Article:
Local Coptic Christians fear extremist takeover
Farah Farouque February 2, 2011
THE Melbourne head of the Coptic Church in Australia said his congregation, who have strong family links to Egypt, had been praying for peace.
”We are supporting the right of people to protest peacefully but we are fearful that extremist groups will take over the country – this would be a disaster for Egypt and for the Copts,” said Bishop Anba Suriel, who is based in diocesan headquarters in suburban Donvale. Melbourne has nine Coptic churches and two schools.
Copts make up the largest Christian community in the Middle East and constitute about 10 per cent of Egypt’s 80 million people. Copts lay claim to being direct descendants of the pharaohs, but co-exist uneasily with the majority Muslim population.
Advertisement: Story continues below Last month there was a violent expression of sectarianism when a bombing in the port-city of Alexandria, where the Coptic pope is based, killed 23 and wounded 97 people leaving a New Year’s Mass.
Bishop Suriel said that while the system in Egypt was ”corrupt”, the concern was who would take power.
In Egypt, members of the church hierarchy have emerged as reluctant supporters of President Hosni Mubarak, fearing his departure would leave them more vulnerable as a minority community.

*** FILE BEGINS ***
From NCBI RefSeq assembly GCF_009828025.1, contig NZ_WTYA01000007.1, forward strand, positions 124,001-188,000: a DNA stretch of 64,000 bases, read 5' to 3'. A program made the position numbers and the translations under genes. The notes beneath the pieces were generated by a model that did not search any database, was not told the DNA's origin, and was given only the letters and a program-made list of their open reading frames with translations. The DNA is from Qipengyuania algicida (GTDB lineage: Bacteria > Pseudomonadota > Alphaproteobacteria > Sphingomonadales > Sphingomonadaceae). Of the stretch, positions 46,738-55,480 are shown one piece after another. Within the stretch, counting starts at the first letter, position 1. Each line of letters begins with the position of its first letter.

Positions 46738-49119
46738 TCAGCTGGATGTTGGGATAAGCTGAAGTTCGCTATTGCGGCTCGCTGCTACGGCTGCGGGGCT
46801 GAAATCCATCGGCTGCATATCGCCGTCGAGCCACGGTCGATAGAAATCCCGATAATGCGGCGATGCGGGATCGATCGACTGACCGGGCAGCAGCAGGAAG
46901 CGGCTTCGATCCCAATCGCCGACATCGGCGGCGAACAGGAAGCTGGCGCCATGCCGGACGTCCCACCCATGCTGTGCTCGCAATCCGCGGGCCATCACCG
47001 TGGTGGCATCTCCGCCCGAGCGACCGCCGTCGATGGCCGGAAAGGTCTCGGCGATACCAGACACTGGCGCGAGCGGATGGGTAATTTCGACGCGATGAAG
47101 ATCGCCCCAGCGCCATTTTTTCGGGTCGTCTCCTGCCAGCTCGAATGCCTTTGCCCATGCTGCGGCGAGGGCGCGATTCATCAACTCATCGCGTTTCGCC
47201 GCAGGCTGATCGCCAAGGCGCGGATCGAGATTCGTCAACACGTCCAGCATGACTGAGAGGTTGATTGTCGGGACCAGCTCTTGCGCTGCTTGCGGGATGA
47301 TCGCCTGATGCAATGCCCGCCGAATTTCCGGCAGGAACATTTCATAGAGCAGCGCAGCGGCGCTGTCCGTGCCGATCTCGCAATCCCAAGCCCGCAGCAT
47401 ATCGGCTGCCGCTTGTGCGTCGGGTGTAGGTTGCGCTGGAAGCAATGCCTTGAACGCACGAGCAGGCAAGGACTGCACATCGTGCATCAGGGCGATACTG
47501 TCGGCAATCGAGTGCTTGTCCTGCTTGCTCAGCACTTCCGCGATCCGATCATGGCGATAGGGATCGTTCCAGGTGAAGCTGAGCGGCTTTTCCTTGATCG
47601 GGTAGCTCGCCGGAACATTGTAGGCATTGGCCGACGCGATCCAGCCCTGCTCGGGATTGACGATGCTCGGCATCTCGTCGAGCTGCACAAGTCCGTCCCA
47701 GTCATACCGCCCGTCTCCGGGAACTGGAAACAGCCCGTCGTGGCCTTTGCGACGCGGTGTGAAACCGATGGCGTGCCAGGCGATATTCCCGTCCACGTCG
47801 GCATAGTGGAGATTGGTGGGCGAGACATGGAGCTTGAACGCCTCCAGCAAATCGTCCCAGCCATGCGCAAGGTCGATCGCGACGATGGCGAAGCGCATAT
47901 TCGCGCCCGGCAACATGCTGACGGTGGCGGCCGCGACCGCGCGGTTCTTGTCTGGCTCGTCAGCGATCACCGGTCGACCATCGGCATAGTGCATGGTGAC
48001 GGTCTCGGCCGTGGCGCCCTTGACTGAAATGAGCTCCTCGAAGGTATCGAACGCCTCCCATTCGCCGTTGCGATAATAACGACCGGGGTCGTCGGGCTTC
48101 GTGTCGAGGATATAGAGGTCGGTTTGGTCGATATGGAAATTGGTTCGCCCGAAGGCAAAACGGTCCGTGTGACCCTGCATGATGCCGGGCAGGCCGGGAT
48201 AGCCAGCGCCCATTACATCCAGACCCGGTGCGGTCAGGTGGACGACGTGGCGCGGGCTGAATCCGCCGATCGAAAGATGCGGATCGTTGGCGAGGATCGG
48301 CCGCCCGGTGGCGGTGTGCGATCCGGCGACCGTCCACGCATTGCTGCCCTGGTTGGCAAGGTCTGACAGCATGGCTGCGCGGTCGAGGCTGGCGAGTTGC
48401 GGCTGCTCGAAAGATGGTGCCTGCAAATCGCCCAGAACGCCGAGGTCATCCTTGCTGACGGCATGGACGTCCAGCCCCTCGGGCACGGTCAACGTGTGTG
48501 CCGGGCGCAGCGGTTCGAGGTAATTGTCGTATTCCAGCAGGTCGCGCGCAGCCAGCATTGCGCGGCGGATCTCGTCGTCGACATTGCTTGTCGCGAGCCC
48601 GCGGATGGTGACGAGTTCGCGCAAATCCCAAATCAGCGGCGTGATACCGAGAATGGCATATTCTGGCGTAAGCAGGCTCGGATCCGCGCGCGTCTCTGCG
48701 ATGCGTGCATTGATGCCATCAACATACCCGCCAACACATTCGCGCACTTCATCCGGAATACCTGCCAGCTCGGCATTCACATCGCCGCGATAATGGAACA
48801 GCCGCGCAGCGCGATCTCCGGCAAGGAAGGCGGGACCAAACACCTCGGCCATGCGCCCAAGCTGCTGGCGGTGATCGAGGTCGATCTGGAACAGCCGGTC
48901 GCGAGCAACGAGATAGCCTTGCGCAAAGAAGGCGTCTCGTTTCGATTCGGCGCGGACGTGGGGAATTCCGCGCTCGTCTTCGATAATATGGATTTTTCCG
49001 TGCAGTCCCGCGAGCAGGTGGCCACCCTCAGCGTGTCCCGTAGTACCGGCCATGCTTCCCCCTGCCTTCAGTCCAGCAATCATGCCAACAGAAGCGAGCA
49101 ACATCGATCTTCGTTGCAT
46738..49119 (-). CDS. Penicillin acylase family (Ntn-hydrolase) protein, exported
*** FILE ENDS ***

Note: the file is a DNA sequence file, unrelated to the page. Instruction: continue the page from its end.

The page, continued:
The 2006 census determined there were nearly 20,000 Copts nationally, but Bishop Suriel said the community in Australia approached 80,000.
”People are worried about their families. The images coming out of Egypt are very frightening,” he said.
These fears are very well founded, I believe, and not just a concern for Egypt, but Tunisia and Lebanon and for other Arab countries touched by this turmoil.
It is very hard to know how things will go, however. There are many comparing it to Iran – but in this internet/twitter age, are the young people who are driving the revolution necessarily going to be attracted by a regime which, although Islamic, is more restrictive than the regime under which they currently live?
Also, I find myself asking what the events of last Christmas mean against the background of the current turmoil. Not only the bombing itself, but then the reaction of many Egyptian citizens, as it was reported they formed a “human shield” to protect Christians going to worship. Then keeping in mind the reaction of the Egyptian government and the Al-Azhar University to Pope Benedict’s call for religious freedom and tolerance, what does the fall of that government mean?’
I have no answers to these questions. I don’t think anyone does. Hence, I guess, the fear factor. And hence the fact that the fear is well founded.